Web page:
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The skipper of a French racing yacht has been ordered to pay more than £13,000 after travelling the wrong way in shipping lanes off Dover.
Marc Guillemot refused to change his route because he was trying to set a new world record for the fastest sail around the United Kingdom and Ireland.
The 53-year-old forced several ships to alter their course to avoid crashing into his yacht, the Safran, as he travelled 28 nautical miles in the wrong direction.
Now magistrates have fined him £9,381 and ordered he pay £4,125 in costs.
The Safran left Lizard Point, in Cornwall, on June 6 in an attempt to beat its own record the previous year.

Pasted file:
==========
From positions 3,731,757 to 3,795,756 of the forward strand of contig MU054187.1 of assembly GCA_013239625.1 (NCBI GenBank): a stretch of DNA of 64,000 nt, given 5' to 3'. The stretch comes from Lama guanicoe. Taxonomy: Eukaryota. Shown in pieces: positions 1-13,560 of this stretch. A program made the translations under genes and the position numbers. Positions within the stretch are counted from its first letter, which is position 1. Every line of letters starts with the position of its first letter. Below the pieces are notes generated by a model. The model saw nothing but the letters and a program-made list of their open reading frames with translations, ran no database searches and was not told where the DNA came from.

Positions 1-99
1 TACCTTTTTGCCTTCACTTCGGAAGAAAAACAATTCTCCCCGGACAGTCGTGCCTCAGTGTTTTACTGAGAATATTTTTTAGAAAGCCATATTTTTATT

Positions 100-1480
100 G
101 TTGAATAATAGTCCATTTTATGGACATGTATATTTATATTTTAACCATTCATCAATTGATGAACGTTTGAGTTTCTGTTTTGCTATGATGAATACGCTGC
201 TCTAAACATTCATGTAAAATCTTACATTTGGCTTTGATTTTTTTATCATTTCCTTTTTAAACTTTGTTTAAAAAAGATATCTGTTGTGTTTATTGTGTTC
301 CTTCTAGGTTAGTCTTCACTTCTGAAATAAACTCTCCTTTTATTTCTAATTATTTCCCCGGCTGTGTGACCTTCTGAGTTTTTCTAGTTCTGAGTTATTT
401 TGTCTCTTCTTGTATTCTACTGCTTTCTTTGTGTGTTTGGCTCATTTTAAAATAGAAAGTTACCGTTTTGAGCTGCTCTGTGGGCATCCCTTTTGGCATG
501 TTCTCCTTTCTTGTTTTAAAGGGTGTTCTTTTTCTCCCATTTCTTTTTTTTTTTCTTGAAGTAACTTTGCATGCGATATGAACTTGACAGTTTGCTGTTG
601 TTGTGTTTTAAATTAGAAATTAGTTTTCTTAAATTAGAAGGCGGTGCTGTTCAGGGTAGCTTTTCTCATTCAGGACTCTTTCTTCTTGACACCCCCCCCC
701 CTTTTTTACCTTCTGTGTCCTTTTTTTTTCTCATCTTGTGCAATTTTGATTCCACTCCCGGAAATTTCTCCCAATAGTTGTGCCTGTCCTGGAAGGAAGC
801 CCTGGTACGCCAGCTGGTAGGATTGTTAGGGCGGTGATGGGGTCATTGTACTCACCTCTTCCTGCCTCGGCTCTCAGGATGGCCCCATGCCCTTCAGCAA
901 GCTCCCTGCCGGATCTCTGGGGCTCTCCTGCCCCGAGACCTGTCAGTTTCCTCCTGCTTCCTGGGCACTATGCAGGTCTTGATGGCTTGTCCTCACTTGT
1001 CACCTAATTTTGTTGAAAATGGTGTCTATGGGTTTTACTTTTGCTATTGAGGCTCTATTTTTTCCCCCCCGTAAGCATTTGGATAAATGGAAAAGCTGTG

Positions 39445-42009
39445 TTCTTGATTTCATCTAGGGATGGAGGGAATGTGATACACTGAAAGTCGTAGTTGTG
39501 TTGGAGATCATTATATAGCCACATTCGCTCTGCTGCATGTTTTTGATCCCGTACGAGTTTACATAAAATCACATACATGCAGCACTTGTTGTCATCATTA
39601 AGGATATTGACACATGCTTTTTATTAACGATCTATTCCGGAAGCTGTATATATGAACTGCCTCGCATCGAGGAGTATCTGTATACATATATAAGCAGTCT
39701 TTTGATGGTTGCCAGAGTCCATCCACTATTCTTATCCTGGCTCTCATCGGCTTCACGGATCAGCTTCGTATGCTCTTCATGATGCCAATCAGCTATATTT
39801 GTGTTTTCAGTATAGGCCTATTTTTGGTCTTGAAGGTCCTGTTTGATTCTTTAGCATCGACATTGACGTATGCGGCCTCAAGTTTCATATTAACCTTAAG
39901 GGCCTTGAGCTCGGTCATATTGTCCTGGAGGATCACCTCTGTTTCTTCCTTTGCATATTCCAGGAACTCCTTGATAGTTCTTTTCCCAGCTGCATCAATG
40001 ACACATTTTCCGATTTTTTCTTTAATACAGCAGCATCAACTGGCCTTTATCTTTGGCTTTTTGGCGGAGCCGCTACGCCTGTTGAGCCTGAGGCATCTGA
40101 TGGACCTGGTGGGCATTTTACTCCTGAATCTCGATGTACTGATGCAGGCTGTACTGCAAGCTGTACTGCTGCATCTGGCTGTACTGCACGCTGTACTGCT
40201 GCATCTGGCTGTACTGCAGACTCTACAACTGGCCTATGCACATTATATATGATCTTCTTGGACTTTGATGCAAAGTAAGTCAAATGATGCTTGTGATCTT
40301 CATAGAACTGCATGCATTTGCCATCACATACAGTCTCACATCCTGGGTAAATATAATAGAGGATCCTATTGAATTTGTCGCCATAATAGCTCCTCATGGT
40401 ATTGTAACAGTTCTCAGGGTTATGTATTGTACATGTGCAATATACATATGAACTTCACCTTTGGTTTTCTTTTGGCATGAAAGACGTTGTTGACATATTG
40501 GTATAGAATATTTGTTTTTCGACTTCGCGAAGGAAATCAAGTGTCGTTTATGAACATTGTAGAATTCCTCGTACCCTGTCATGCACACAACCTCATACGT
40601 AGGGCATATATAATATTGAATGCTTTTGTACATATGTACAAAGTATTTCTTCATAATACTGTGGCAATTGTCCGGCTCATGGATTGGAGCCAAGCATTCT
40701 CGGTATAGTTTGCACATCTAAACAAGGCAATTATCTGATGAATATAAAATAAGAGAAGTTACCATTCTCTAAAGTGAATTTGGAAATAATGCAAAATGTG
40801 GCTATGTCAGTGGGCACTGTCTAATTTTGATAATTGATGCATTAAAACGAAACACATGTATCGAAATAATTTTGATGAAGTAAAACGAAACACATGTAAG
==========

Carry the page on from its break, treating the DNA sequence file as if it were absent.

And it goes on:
But Dover Coastguard spotted the yacht going in the wrong direction in the Dover Strait Traffic Separation Scheme.
Guillemot ignored messages urging him to turn around - claiming it would ruin his record attempt.
Kaimes Beasley, from Dover Coastguard, said: "The Strait of Dover Traffic Separation Scheme is one of the busiest in the world.
"Mr Guillemot was reckless in his navigation during the hours of darkness not only in the Dover Strait TSS, but also in the Sunk Traffic Separation Scheme.
"He put his crew and other vessels at significant risk in order to try to beat his previous record."
Guillemot pleaded guilty to breaching the Convention on the International Regulations for Preventing Collisions at Sea at Southampton Magistrates’ Court on Thursday, December 6.
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